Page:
“I am the son of two Holocaust survivors. In 1974, I went to live on a Kibbutz. At the Kibbutz, I experienced pressure to enrol in the Ulpan, where I would learn Hebrew and the culture of my race. I rejected the opportunity, since I saw this indulgence in racial chauvinism as being too similar to that practiced by the racial idealists who persecuted my parents.

“I wanted to develop my abilities in English. A language that would allow me to communicate with the largest number of people. I also found a flexible identity with the ‘Encyclopedists’, especially Diderot. They based their identity on empiricism, not a religious or political ideology. This was an identity that allowed me to enjoy the freedom to think for myself. A set of beliefs and lifestyle that could evolve, since it was not committed to any ideology.

“I have spoken with some ‘First Nation’ people regarding the conflict of individual freedom versus cultural identification and they have told me, as ‘First Nation’ people, they experienced greater pressure than me, to have their beliefs and lifestyles determined. They also said being pressured into ancestrally-determined lifestyles and beliefs was an abuse of their freedom.

Identity politics has victims. Well-meaning social activists cause injustices by championing erroneous ideals. People immersing themselves in their ancestral cultures could only claim to do so freely if they had autonomously consented to do so once they were capable of making a free and informed choice… Who belongs on a reserve? In a free society, those who have freely chosen to do so. Is that possible with the way identity politics is being practiced? Cultures should not be allowed to own people.”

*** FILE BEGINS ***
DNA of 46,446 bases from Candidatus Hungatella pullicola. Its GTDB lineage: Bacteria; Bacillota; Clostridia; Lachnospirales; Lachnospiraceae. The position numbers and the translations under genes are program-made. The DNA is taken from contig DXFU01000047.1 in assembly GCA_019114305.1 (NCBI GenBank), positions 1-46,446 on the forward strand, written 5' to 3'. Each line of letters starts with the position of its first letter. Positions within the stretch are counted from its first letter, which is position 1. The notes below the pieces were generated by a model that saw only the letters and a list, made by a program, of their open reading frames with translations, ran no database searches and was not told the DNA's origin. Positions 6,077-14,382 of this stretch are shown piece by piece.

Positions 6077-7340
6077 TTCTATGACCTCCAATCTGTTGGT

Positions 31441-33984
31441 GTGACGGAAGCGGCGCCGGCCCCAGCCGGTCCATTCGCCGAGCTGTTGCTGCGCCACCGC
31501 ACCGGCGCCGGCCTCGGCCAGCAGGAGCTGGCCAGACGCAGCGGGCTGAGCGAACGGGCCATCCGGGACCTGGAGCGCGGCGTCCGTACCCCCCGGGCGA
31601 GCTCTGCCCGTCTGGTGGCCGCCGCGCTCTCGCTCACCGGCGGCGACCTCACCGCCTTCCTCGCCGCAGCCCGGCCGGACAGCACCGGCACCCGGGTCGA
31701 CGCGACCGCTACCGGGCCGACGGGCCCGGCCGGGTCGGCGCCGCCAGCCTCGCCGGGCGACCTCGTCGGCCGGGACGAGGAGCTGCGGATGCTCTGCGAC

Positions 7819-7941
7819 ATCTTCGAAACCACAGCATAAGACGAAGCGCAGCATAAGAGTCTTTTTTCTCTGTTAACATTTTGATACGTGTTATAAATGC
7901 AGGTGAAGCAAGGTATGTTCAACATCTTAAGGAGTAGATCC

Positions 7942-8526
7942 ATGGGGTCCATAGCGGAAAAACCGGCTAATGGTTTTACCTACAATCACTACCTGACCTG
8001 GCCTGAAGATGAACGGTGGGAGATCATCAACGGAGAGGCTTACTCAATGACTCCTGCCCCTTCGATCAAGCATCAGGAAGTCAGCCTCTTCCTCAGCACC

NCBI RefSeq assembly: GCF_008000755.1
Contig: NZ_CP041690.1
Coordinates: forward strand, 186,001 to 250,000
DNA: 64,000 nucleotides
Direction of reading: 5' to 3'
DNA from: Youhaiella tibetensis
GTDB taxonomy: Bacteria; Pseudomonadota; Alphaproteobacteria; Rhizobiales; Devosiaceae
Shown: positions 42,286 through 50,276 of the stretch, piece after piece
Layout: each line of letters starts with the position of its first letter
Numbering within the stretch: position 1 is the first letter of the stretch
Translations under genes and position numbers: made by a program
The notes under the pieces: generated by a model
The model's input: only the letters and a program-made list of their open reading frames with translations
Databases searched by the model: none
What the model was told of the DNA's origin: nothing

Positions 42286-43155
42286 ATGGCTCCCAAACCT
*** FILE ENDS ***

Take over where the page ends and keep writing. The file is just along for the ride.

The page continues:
See also:
If a Mohawk couple adopts a child who is not ‘indigenous’, the adoptive parents have committed an “offence”, according to a new law in Kahnawake, Que. The adoptive parents will lose their rights as Kahnawake Mohawks — which include voting here, living here, being buried here.
–‘More Mohawk Discrimination’:


This Is NOT the Canadian way:
–‘Mohawk man’s house targeted in Kahnawake because of “non-Indigenous” wife’:


‘Former Olympian Waneek Horn-Miller among Mohawks suing Kahnawake council’
“Seven people, including former Olympian Waneek Horn-Miller, are suing the Kahnawake Mohawk Council over its law that bans ‘mixed-race’ couples from living on its territory…”
–‘Can’t We All Just Get Along?’:


The one place in Canada where racism is still tolerated: native reserves
“Eventually, Canadians are going to have to make up their mind on the diversity-versus-segregation question. It’s simply untenable to say that while the ‘United Colors of Benetton’ are ideal for whites, natives should be free to construct miniature societies based on racist principles that were decisively rejected by Abolitionists two centuries ago. It’s an embarrassment to Canadian values, and a cruelty upon those natives who have committed no crime except to fall in love with someone of a different skin colour.”
–‘Racism On The Reserve’:
Post also at: